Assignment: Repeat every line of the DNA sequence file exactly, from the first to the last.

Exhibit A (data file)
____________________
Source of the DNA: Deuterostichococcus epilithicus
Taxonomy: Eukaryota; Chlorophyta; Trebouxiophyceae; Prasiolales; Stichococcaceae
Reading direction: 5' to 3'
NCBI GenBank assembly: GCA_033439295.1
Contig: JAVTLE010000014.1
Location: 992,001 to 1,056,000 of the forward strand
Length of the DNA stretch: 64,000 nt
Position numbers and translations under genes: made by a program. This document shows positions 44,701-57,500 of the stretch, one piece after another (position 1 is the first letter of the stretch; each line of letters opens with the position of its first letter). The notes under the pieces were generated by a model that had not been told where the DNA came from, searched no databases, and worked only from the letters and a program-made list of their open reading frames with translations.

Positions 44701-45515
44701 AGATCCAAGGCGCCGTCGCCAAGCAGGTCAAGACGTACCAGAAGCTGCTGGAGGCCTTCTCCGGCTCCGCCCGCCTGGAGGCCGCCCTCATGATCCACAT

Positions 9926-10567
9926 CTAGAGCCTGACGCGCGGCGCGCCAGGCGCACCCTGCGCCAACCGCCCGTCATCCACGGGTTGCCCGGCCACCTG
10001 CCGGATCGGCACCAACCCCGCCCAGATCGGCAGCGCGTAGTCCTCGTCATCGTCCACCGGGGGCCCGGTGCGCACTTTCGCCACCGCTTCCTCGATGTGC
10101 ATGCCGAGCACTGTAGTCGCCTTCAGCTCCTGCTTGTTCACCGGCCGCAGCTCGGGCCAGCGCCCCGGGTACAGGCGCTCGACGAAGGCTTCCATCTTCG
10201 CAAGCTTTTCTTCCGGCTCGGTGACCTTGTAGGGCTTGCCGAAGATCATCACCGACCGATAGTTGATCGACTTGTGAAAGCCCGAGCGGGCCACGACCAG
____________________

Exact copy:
Source of the DNA: Deuterostichococcus epilithicus
Taxonomy: Eukaryota; Chlorophyta; Trebouxiophyceae; Prasiolales; Stichococcaceae
Reading direction: 5' to 3'
NCBI GenBank assembly: GCA_033439295.1
Contig: JAVTLE010000014.1
Location: 992,001 to 1,056,000 of the forward strand
Length of the DNA stretch: 64,000 nt
Position numbers and translations under genes: made by a program. This document shows positions 44,701-57,500 of the stretch, one piece after another (position 1 is the first letter of the stretch; each line of letters opens with the position of its first letter). The notes under the pieces were generated by a model that had not been told where the DNA came from, searched no databases, and worked only from the letters and a program-made list of their open reading frames with translations.

Positions 44701-45515
44701 AGATCCAAGGCGCCGTCGCCAAGCAGGTCAAGACGTACCAGAAGCTGCTGGAGGCCTTCTCCGGCTCCGCCCGCCTGGAGGCCGCCCTCATGATCCACAT

Positions 9926-10567
9926 CTAGAGCCTGACGCGCGGCGCGCCAGGCGCACCCTGCGCCAACCGCCCGTCATCCACGGGTTGCCCGGCCACCTG
10001 CCGGATCGGCACCAACCCCGCCCAGATCGGCAGCGCGTAGTCCTCGTCATCGTCCACCGGGGGCCCGGTGCGCACTTTCGCCACCGCTTCCTCGATGTGC
10101 ATGCCGAGCACTGTAGTCGCCTTCAGCTCCTGCTTGTTCACCGGCCGCAGCTCGGGCCAGCGCCCCGGGTACAGGCGCTCGACGAAGGCTTCCATCTTCG
10201 CAAGCTTTTCTTCCGGCTCGGTGACCTTGTAGGGCTTGCCGAAGATCATCACCGACCGATAGTTGATCGACTTGTGAAAGCCCGAGCGGGCCACGACCAG